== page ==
Presentation on theme: "Project Scope-Creep Management. Failure to define what is part of the project, as well as what is not, may result in work being performed that was unnecessary."— Presentation transcript:
Project Scope-Creep Management
Failure to define what is part of the project, as well as what is not, may result in work being performed that was unnecessary to create the product of the project and thus lead to both schedule and budget overruns. Olde Curmudgeon, PM Network Magazine, 1994.
Benefits of Scope Control Keep project manager in control of project Allow project manager to control project’s schedule and budget Allow project team to stay focused and on track
Myths of Scope Management Myth 1: User involvement will result in an IS project grounded in the realities of business needs. Myth 2: A scope statement will clearly define what a project will do. Myth 3: Once the scope of the project is defined, hold firm because any deviation from the original plan is a sign that the project is out of control.
Myths of Scope Management Myth 4: A function of a scope change committee is to arbitrate user requests for additional features or functionality beyond the original project charter. Myth 5: Regular and frequent meetings with senior management will ensure they are kept up to date and will result in goodwill and support. Myth 6: You can always make up schedules and budgets later on if they slip a little bit.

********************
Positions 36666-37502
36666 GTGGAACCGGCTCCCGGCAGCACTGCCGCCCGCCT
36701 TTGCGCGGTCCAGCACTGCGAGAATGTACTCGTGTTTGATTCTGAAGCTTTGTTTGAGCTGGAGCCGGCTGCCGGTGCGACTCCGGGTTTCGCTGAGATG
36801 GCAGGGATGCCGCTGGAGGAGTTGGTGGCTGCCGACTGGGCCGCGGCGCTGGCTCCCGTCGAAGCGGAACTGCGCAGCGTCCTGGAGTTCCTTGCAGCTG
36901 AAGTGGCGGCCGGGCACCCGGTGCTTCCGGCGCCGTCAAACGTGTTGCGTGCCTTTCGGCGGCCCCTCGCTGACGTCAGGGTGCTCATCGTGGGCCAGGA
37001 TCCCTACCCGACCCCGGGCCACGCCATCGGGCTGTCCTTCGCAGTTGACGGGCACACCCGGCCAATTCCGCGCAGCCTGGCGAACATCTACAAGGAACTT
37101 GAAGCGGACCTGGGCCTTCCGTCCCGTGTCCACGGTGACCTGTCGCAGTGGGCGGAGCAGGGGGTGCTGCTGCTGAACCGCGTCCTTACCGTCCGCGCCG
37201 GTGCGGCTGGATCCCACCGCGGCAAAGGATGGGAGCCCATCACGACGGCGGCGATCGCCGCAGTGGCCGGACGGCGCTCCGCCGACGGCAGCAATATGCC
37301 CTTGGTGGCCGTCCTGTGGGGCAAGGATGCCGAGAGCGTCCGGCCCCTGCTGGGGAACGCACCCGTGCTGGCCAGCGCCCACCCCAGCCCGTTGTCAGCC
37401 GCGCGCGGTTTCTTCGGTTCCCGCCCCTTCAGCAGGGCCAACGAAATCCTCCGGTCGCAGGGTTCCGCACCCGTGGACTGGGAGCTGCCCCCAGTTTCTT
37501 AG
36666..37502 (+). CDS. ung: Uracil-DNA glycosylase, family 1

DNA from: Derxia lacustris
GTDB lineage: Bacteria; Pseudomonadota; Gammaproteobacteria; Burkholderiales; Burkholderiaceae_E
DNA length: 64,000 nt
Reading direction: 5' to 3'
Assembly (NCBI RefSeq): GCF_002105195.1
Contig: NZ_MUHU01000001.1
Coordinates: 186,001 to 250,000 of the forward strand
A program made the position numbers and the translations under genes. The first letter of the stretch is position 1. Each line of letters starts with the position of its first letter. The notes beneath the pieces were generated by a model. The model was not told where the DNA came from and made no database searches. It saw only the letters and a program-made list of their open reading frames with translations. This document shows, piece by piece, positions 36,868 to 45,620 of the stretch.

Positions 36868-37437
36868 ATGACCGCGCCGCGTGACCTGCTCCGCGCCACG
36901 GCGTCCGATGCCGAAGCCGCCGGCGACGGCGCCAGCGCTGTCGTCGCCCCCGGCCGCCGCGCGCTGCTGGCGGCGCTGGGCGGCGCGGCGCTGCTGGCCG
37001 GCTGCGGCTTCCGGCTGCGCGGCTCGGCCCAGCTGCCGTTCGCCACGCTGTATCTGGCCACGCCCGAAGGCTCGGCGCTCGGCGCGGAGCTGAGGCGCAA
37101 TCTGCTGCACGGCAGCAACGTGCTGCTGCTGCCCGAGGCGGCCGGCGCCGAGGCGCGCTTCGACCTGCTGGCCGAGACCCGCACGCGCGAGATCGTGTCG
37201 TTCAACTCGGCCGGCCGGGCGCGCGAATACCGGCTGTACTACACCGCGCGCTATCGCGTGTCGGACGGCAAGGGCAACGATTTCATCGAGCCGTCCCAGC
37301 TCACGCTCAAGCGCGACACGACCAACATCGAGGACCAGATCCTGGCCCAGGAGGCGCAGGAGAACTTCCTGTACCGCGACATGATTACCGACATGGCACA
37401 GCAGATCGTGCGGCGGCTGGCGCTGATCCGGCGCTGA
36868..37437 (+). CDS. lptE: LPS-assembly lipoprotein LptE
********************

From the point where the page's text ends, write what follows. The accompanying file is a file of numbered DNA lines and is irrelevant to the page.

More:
Scope Change Control Procedures Scope Change Request Form
Scope Change Control Procedures Scope Change Request Log
Scope Management Plan
Scope Management Process
Suggestions for Improving User Input Develop a good project selection process and insist that sponsors are from the user organization Have users on the project team in important roles Have regular meetings Deliver something to users and sponsors on a regular basis Co-locate users with developers
Suggestions for Reducing Incomplete and Changing Requirements Develop and follow a requirements management process Use techniques like prototyping, use case modeling, and JAD to get more user involvement Put requirements in writing and keep them current Provide adequate testing and conduct testing throughout the project life cycle Review changes from a systems perspective Emphasize completion dates to help focus on what’s most important Allocate resources specifically for handling change requests/enhancements
Using Software to Assist in Project Scope Management Word-processing software helps create several scope-related documents Spreadsheets help to perform financial calculations, create weighted scoring models, and develop charts and graphs Communication software like e-mail and the Web help clarify and communicate scope information Project management software helps in creating a WBS, the basis for tasks on a Gantt chart Specialized software is available for applying the balanced scorecard, creating mind maps, managing requirements, and so on